Electromagnetic Waves &amp; the Electromagnetic Spectrum

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# Electromagnetic Waves &amp; the Electromagnetic Spectrum - PowerPoint PPT Presentation

Electromagnetic Waves &amp; the Electromagnetic Spectrum. Electricity can be static, like what holds a balloon to the wall or makes your hair stand on end. . Magnetism can also be static like a refrigerator magnet. But when they change or move together, they make waves - electromagnetic waves.

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Presentation Transcript

Magnetism can also be static like a refrigerator magnet.

• But when they change or move together, they make waves - electromagnetic waves.
Electromagnetic waves
• Formed when an electric field (blue arrows) couples with a magnetic field (red arrows).
• The magnetic and electric fields of an em wave are perpendicular to each other and to the direction of the wave.
Electromagnetic Waves
• Transverse waves without a medium!
• (They can travel through empty space)
They travel as vibrations in electrical and magnetic fields.
• Have some magnetic and some electrical properties to them.
When an electric field changes, so does the magnetic field. The changing magnetic field causes the electric field to change. When one field vibrates—so does the other.
• RESULT-An electromagnetic wave.
Electromagnetic waves travel VERY FAST – around 300,000 kilometres per second (the speed of light).

At this speed they can go around the world 8 times in one second.

Waves or Particles?
• Electromagnetic radiation has properties of waves but also can be thought of as a stream of particles.
• Example: Light
• Light as a wave: Light behaves as a transverse wave which we can filter using polarized lenses.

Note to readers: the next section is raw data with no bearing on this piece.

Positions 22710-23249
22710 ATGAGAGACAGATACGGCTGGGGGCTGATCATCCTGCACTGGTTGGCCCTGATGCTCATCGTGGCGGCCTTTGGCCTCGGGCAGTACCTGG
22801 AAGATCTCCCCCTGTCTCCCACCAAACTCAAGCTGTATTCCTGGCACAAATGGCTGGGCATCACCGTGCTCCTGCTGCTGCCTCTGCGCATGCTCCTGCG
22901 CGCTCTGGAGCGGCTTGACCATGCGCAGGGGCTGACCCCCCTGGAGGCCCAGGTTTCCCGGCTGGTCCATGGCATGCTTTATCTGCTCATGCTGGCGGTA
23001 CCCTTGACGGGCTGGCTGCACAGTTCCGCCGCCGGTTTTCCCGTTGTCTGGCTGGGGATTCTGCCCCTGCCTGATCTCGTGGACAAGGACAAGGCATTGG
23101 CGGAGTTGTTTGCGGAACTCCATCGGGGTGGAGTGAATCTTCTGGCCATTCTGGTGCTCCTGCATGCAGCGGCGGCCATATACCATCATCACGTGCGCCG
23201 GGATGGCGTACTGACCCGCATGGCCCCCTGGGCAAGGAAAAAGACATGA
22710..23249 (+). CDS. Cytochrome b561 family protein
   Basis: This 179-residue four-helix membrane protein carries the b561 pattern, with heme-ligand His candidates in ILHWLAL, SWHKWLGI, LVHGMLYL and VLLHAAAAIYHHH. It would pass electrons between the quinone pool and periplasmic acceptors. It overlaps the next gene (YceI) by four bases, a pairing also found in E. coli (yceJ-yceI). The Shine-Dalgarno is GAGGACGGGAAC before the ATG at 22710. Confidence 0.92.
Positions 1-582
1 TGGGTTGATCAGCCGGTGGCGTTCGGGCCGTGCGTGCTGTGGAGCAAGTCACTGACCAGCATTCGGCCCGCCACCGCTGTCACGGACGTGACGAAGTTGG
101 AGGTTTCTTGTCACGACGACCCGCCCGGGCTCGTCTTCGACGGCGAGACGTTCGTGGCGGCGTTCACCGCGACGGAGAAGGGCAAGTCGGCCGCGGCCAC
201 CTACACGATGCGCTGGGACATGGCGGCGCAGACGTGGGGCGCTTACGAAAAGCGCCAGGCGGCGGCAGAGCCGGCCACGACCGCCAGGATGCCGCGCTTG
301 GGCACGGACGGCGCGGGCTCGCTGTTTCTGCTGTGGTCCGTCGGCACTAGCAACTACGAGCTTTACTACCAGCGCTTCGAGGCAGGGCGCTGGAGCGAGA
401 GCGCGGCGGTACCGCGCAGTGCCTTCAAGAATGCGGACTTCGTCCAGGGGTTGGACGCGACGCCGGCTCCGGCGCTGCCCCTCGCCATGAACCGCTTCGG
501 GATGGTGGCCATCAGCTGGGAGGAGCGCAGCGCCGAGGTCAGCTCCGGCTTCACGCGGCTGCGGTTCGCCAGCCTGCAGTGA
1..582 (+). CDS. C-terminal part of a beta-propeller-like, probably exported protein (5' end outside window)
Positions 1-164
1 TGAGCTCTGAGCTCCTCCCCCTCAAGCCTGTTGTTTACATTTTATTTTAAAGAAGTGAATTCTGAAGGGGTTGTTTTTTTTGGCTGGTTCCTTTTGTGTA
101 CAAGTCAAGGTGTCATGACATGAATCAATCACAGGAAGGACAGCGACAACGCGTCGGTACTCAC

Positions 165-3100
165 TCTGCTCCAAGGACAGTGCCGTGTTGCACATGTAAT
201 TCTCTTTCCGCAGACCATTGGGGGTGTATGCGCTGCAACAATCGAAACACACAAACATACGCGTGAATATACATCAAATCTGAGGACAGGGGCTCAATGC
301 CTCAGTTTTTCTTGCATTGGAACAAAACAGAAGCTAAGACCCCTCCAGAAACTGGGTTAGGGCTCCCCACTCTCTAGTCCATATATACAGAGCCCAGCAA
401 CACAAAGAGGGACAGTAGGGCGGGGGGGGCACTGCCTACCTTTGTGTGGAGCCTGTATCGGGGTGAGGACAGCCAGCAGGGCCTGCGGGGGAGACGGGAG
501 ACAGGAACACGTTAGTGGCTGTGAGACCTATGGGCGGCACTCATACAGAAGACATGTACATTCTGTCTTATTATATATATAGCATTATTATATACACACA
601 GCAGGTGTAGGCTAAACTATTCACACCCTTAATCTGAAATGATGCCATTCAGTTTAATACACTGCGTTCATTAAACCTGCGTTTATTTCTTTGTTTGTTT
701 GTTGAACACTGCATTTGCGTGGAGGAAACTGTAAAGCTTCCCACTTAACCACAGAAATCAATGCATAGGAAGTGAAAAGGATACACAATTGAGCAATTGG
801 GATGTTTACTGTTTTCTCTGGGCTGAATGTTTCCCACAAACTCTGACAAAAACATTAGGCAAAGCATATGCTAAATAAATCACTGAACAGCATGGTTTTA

• Light as particles (photons): When directed at a substance light can knock electrons off of a substance (Photoelectric effect)
Electromagnetic Spectrum—name for the range of electromagnetic waves when placed in order of increasing frequency

GAMMA RAYS

ULTRAVIOLET RAYS

INFRARED RAYS

X-RAYS

MICROWAVES

VISIBLE LIGHT

Notice the wavelength is

long (Radio waves) and gets shorter (Gamma Rays)

• Ionizing
• radiation that is strong enough to damage molecules and cells
• Non-ionizing
Background radiation: Low levels of radiation from both natural and man-made sources that is always around us.
• gamma radiation that penetrates our atmosphere from outer space
• radiation released from rocks, soil, and water.
• fallout from nuclear weapons testing
• radiation released into the environment from coal-burning and nuclear power plants.
• Have the longest wavelengths and lowestfrequencies of all the electromagnetic waves.
Global Positioning Systems (GPS) measure the time it takes a radio wave to travel from several satellites to the receiver, determining the distance to each satellite.
A radio picks up radio waves through an antenna and converts it to sound waves.
• Each radio station in an area broadcasts at a different frequency.
• # on radio dial tells frequency.

MRI

• (MAGNETIC RESONACE IMAGING)
• Uses Short wave radio waves with a magnet to create an image.
MICROWAVES
• Have the shortest wavelengths and the highest frequency of the radio waves.
Used in microwave ovens.
• Waves transfer energy to the water in the food causing them to vibrate which in turn transfers energy in the form of heat to the food.

• Used to find the speed of an object by sending out radio waves and measuring the time it takes them to return.
INFRARED RAYS
• Infrared= below red
• Shorter wavelength and higher frequency than microwaves.
A remote control uses light waves just beyond the visible spectrum of light—infrared light waves—to change channels on your TV.
You can feel the longest ones as warmth on your skinWarm objects give off more heat energy than cool objects.
Therefore people give off infrared rays.

Heat lamps give off infrared waves.